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The great Yankee railroad raid in Mississippi--how it was executed.

The object of the various Yankee raids which have been heralded from Mississippi has been disclosed. A letter in the Mobile Advertiser from Okolona, the 20th inst., gives the following narrative of the raids, all tending to one point, and the damage done. It says:

‘ At the latter end of the past week General Ferguson, commanding the cavalry at this point, ascertained that two columns had sallied out from Corinth, the minor one passing East in the direction of North Alabama, and the more important one marching towards the Mississippi Central railroad. Major Davenport, with a battalion, met the smaller column, turned and pushed it back in the vicinity of Iuka. Gen. Ferguson having ascertained this, obtained permission from Gen. Ruggles, at Columbus, to advance upon the other column, prepared his command with an alacrity which is deserving of credit, and on Monday pushed on towards Oxford to discover the enemy leaving here in his stead the fine. Arkansas command of infantry of Gen. McNair, under the control of Colonel Harper, an active and efficient officer.

Intelligence of the various raids has been eagerly sought but not until this morning had we learned anything trust worthy from them. My informant left Grenada on Tuesday, and brings an interesting but unusually painful budget of news. From his statement it appears that in addition to the forces from Corinth, an additional column from Memphis or LaGrange, and still another from Yazoo city, were suddenly precipitated upon the line of the Central road by the enemy, for the obvious purpose of destroying an immense amount of railroad property, invaluable to us, and inaccessible to the enemy for his own uses.

The column from Memphis encountered Chaimers's command in the vicinity of Panola probably on Sunday or Monday, and owing to its overpowering strength is reported to have defeated that body, and, it is surmised, captured Gen. Chalmers himself. This accomplished, our forces were driven back through Grenade towards Canton, and a junction formed at the former point with the Yankees from Yazoo, when the destruction of the valuable properly commenced, and the object of the various expeditions was fully accomplished. The damage inflicted cannot be easily estimated, or its immense value even vaguely guessed at.

When Gen. Beauregard retreated from Corinth fifteen months since all the remaining stock of the Memphis and Charleston road, both of engines, cars, and machinery, were run down to Grenada by the Mississippi Central and Mississippian Tennessee roads, which it served to supply to the fullest extent with all desirable rolling stock. In time the Mississippi and Tennessee road was, too, abandoned, and its rolling stock transferred to Grenada and Canton. Thus the stock of these two important roads was transferred to a third. When the enemy pushed us back from the river and defeated Pemberton in the engagement at Baker's Creek and Big Black, and pushed on to Jackson, the rolling stock was withdrawn from the New Orleans and Jackson and the Jackson and Vicksburg roads, and forced on to Canton under the protective wing of Johnston, throwing the vast stock of these two latter roads together in safety with that of the former three. Here, then, we have accumulated, for safety and from abandonment of roads, the rolling stock and machinery of five important railroads, viz: The Memphis and Charleston, Mississippi and Tennessee, New Orleans and Jackson, Jackson and Vicksburg, and Mississippi Central. When Gen. Johnston was about to move from Canton, for the greater security of this invaluable property it was sent further up the road to Grenada, and the vain hope seems to have been indulged in that the enemy were unaware of its existence of situation, or careless of its importance to our interests. It is difficult to conceive how such a great oversight could have blinded the Confederate military authorities.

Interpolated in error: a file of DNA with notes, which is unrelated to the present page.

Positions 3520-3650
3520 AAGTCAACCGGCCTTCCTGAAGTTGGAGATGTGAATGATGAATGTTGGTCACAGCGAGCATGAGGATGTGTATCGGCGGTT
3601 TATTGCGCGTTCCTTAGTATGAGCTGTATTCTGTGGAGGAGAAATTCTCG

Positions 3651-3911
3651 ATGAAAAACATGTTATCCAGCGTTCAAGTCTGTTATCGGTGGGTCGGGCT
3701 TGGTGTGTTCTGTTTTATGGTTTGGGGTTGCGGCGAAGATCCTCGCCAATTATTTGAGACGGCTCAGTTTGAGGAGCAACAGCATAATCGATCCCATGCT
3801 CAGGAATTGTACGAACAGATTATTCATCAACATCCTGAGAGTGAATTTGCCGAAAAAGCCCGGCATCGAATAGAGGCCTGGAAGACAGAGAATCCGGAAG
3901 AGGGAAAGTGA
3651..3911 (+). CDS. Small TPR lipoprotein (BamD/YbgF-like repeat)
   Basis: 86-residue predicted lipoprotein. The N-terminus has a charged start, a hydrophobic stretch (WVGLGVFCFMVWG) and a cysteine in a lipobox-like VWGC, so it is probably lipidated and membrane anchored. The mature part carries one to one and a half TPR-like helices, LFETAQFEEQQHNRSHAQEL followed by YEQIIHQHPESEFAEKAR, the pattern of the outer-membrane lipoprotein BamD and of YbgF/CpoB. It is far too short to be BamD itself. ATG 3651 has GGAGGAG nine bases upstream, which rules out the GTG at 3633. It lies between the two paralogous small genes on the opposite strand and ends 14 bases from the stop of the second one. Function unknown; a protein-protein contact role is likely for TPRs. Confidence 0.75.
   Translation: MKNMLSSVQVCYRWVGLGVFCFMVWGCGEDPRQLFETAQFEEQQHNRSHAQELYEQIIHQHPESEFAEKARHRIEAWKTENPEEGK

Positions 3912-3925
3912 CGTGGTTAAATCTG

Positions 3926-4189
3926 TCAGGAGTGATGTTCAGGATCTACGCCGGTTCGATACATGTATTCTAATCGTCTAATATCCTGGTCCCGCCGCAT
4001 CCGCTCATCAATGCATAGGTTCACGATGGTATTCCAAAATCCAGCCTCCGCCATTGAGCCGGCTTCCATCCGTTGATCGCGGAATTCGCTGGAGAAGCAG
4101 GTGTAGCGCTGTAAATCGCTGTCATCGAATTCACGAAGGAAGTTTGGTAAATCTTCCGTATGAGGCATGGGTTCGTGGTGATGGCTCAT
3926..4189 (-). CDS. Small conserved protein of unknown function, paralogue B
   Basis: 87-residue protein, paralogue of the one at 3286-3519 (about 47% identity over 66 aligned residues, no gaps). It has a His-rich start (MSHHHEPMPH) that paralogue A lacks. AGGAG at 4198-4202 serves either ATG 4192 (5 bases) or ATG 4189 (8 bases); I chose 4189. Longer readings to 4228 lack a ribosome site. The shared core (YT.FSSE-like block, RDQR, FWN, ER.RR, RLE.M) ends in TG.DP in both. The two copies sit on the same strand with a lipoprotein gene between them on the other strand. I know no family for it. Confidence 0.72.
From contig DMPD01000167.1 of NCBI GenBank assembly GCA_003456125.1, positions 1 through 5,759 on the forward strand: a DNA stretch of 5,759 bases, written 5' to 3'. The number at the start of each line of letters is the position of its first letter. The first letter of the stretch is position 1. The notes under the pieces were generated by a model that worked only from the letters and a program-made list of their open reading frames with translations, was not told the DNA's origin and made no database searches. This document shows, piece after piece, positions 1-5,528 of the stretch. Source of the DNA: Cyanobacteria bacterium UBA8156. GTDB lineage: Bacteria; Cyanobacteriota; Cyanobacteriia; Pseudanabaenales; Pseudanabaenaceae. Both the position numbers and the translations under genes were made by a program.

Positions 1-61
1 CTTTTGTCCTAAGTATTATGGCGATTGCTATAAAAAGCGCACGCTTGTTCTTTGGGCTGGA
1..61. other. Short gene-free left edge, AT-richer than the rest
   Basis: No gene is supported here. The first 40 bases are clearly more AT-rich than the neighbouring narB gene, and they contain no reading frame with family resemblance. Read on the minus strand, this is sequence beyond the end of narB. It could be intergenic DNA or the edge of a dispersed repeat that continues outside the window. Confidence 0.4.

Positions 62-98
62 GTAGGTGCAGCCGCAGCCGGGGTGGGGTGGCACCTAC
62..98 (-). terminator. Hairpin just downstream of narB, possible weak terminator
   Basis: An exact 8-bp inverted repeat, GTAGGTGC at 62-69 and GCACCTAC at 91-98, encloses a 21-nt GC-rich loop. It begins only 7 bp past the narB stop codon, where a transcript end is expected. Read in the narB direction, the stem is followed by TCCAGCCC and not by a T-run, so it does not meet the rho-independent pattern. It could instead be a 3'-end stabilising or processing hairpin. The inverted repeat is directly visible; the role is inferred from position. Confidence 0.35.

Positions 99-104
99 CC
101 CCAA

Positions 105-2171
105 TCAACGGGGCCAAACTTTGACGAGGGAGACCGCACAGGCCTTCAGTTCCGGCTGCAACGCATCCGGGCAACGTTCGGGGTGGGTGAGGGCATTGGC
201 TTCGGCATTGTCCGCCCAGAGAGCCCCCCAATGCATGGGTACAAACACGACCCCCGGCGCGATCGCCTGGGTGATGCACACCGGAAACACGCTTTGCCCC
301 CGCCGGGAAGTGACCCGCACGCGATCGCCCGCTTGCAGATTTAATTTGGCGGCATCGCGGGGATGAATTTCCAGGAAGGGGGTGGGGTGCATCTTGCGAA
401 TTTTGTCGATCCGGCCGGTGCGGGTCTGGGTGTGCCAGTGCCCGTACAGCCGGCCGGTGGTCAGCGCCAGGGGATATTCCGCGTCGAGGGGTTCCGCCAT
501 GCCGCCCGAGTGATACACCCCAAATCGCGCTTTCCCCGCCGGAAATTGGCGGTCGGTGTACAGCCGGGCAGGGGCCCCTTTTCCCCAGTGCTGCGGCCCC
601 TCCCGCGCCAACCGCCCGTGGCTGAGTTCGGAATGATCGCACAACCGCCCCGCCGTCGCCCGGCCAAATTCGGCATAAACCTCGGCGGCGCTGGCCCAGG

In addition to the machinery, there were no less than forty locomotives and several hundred cars, passenger and freight, amounting in value to millions of dollars, a property invaluable and impossible to be replaced until the end of the war, when it can lend us no assistance in the one great object we have all at heart — our liberty and independence. The enemy appears to have been more fully aware of its importance to our interests than our own authorities. The forces from four points were to concentrate at this Mecca of railroad interests, charged to destroy every vestige of their utility, regardless of risks incurred or advantages otherwise lost. If three columns were met by disaster, a fourth was left for the one great accomplishment. It is difficult to look these stern facts in the face without a feeling of bitterness and a sickening lamentation for such important and irreparable losses — rather, sacrifices..

When the witnesses of the sad scene left, the work of destruction was still going on, and the flames were leaping high in the air from store-houses groaning beneath the weight of Government stores. Fifteen miles from the scene the blood-red light of the conflagration still gleamed in the sorrowful eyes of the observers. Not before to-day has Gen. Lee been able to concentrate his cavalry and threaten the vandals. Ferguson should have been within striking distance yesterday, but his command will prove unable to cope with such a force as the enemy has. Thus, it will be seen that they have had three uninterrupted days to complete the work of demolition.

Gen. Steepen D. Lee should receive no coinsure for this disgraceful affair, since he only assumed command of the cavalry forces on the 17th, and had not yet had time to get them fully in command. In fact, cavalry was not adequate to the important charge, and infantry should have been held for its protection.

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